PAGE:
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Jack Train

A few days ago - 28 November to be precise - marked the 119th birthday of two-time Goon Show guest star Jack Train.


Train slotted perfectly into the Goon Show as Colonel Chinstrap, a character he had made famous as part of It's That Man Again, or ITMA, the 1940s radio comedy series that was seen as a forerunner to the Goons.

Colonel Chinstrap appeared in 'Shifting Sands' (Series 7 Episode 17) as Major Bloodnok's superior officer, and again in 'Who Is Pink Oboe?', leading a small regiment of actors producer John Browell brought in at short notice to replace Peter Sellers.


Despite being a generation older than the Goons (he was born in 1902), Train had a similar route into broadcasting. He was spotted entertaining his comrades while serving in the Royal Navy during the First World War and advised to turn professional. He even worked alongside comedy duo Nervo and Knox, who were later to form part of the Crazy Gang that also laid a path for the Goons.


Train's big break came when he was cast in the second series of ITMA, which began in 1939 just as war was declared. His casting coincided with the BBC Variety Department's move to Bristol as part of plans to evacuate most of the corporation from London.


As well as Chinstrap, Train also voiced incompetent German spy Funf, inspired by very real concerns that enemy spies were operating in the UK, and Claude, described by The Times as "the removal man and general dogsbody". Claude had a partnership with Cecil. played by Horace Percival, and their alternating lines regularly rhymed. Train portrayed both Funf and Lefty, an American gangster, in the 1943 film version of ITMA.


Train missed the whole of the seventh series of ITMA (there were 12 in total) due to ill health - he must have been very ill, as Wikipedia cites him as spending time in a sanitorium to recuperate. What the ailment was, I haven't been able to ascertain.


It was Chinstrap that really captured the listeners' imagination, however. The colonel would ultimately always be in search of a drink, often misinterpreting other characters' lines as offers, to which he would respond with his catchphrase: "I don't mind if I do."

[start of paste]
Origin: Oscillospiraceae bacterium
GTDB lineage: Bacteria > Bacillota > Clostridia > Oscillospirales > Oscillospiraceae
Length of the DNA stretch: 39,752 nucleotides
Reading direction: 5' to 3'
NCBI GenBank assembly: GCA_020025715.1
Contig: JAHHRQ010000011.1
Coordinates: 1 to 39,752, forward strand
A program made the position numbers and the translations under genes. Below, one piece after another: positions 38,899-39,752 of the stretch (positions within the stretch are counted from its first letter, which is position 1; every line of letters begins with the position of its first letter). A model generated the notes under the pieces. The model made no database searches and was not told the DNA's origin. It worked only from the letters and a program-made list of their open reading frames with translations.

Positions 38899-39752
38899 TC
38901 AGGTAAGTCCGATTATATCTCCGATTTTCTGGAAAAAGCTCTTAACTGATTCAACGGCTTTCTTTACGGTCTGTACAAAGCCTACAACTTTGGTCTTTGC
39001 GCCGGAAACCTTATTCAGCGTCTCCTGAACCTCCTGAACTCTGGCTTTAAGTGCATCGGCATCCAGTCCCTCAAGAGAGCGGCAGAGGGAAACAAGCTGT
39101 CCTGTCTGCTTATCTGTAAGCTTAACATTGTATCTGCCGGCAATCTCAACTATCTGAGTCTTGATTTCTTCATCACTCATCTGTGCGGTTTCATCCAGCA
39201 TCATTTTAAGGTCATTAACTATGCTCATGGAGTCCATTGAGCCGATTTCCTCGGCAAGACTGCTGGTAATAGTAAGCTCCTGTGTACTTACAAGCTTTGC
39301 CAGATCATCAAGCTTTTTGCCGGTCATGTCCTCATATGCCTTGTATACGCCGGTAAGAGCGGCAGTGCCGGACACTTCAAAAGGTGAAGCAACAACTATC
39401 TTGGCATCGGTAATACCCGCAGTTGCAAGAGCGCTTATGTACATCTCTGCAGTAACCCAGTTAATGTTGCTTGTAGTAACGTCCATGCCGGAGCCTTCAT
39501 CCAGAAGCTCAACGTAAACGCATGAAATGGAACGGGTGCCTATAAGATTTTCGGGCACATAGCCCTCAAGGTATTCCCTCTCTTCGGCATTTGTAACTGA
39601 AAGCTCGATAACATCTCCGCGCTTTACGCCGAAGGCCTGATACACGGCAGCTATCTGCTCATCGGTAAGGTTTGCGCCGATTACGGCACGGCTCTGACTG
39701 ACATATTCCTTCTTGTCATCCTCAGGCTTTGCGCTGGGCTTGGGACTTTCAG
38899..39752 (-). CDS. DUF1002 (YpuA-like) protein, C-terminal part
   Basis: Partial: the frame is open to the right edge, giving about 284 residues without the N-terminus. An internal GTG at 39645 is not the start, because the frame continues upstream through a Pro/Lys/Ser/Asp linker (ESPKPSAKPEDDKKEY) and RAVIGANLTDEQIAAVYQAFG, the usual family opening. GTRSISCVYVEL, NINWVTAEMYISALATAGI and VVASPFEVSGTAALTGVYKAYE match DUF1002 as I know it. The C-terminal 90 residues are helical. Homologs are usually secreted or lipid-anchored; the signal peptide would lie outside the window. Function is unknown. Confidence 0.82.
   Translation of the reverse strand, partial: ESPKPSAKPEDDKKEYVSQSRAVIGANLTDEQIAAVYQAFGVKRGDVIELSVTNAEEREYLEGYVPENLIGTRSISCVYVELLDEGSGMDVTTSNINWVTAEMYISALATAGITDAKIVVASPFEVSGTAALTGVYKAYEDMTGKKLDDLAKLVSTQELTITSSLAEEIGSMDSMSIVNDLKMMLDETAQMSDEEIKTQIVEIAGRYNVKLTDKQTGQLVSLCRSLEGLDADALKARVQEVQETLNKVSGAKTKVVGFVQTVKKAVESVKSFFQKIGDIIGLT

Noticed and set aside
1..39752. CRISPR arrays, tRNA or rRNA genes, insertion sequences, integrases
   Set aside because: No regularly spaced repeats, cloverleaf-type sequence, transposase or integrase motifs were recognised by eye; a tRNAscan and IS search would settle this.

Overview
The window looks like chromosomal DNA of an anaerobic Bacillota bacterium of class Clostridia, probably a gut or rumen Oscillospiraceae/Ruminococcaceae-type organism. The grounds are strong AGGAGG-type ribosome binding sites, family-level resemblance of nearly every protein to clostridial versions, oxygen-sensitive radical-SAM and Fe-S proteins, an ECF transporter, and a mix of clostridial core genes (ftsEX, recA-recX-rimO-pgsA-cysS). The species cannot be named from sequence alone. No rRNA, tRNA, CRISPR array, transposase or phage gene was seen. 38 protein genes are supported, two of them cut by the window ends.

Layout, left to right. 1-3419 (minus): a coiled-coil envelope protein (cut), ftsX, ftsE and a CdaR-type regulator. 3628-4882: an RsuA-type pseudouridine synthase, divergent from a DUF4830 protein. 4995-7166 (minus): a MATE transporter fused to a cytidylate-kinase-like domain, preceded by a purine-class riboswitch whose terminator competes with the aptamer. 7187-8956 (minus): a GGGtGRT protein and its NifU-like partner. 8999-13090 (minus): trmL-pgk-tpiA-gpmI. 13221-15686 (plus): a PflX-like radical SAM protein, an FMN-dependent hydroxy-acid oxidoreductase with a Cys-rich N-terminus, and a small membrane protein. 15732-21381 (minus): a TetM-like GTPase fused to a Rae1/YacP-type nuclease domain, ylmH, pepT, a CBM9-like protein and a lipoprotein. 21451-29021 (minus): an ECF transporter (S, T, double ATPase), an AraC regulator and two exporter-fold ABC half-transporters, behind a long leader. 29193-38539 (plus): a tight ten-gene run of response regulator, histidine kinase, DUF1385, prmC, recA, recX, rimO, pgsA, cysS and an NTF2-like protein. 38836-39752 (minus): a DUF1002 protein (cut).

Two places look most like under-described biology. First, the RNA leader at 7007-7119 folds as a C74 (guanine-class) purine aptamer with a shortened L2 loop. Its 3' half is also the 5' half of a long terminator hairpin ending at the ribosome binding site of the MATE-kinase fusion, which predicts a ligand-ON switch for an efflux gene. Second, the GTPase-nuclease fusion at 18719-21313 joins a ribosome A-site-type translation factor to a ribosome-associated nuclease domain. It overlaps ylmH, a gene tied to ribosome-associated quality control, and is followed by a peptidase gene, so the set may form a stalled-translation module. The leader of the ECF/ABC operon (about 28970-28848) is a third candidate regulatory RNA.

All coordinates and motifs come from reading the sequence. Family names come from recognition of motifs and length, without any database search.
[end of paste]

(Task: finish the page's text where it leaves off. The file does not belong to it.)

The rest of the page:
This tendency was exploited to great effect by Milligan in 'Shifting Sands', broadcast in January 1957, which saw Chinstrap and Bloodnok sharing enormous glasses of port, judging by the length of the pouring sound effects. Eventually, faced with a huge import fee on his 48-gallon bottle of brandy, Chinstrap decides to drink his way out.

Greenslade: That was all fifty-scree years ago, but to this day a white stone marks the spot where Chinstrap saved the day. Bloodnok: Yes, and it carries this simple inscription: "Here lies Colonel Chinstrap, drowned - from the inside."

By this point, ITMA had long since ended. It was cancelled in 1949 when its star, Tommy Handley, died, and the producers and the BBC decided that it would not work without him.


Along with several other ITMA characters, though, Train's portrayal of Chinstrap had outgrown the series and the BBC was keen to exploit his popularity. To this end it cast him alongside fellow ITMA actors Jean Capra and Hugh Morton in The Great Gilhooly, written for Irish actor Noel Purcell by ITMA scriptwriter Ted Kavanagh. The series began in October 1950 and lasted 10 episodes, and there is an article introducing it written by Kavanagh in the 29 September 1950 edition of the Radio Times.